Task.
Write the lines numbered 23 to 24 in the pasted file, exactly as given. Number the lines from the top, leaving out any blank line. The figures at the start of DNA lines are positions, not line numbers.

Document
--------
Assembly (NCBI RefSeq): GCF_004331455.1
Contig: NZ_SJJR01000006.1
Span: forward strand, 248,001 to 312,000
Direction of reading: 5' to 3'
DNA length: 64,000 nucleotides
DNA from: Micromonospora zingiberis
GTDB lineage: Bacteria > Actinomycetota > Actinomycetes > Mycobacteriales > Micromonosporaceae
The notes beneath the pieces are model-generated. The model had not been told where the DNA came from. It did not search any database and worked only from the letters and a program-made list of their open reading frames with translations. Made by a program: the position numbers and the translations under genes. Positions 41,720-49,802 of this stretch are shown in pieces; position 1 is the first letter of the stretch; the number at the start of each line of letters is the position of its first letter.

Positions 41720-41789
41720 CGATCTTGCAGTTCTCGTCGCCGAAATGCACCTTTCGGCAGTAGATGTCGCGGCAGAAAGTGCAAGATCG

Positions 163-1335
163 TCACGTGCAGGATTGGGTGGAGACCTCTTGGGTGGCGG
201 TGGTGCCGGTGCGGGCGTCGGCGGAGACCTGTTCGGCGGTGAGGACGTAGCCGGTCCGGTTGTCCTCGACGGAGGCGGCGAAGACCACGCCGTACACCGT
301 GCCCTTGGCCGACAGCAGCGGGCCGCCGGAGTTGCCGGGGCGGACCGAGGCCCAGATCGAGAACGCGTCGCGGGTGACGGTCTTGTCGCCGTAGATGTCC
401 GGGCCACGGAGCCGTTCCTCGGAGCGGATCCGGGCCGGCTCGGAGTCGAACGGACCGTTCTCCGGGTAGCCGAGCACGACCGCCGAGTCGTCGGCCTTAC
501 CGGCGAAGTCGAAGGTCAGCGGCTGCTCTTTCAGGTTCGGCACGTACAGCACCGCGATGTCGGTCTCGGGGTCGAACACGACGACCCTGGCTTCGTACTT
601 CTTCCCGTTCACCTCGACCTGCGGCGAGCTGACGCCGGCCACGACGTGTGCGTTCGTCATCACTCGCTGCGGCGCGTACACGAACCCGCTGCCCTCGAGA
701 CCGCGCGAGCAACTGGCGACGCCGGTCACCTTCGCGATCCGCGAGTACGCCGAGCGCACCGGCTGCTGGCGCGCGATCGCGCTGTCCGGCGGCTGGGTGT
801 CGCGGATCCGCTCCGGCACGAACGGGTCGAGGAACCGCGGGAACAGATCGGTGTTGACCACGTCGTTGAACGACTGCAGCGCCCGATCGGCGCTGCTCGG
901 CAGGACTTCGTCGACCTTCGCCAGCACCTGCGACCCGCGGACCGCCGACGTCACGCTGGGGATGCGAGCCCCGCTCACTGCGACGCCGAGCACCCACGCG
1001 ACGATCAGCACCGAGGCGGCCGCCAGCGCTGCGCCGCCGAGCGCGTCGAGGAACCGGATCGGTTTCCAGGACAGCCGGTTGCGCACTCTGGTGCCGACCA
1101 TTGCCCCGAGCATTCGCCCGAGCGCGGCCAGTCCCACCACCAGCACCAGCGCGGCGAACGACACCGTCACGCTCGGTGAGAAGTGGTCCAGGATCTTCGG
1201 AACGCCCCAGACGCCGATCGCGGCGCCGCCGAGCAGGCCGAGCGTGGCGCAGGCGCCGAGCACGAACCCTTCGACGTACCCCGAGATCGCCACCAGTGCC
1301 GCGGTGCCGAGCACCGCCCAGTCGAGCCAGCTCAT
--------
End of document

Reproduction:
1201 AACGCCCCAGACGCCGATCGCGGCGCCGCCGAGCAGGCCGAGCGTGGCGCAGGCGCCGAGCACGAACCCTTCGACGTACCCCGAGATCGCCACCAGTGCC
1301 GCGGTGCCGAGCACCGCCCAGTCGAGCCAGCTCAT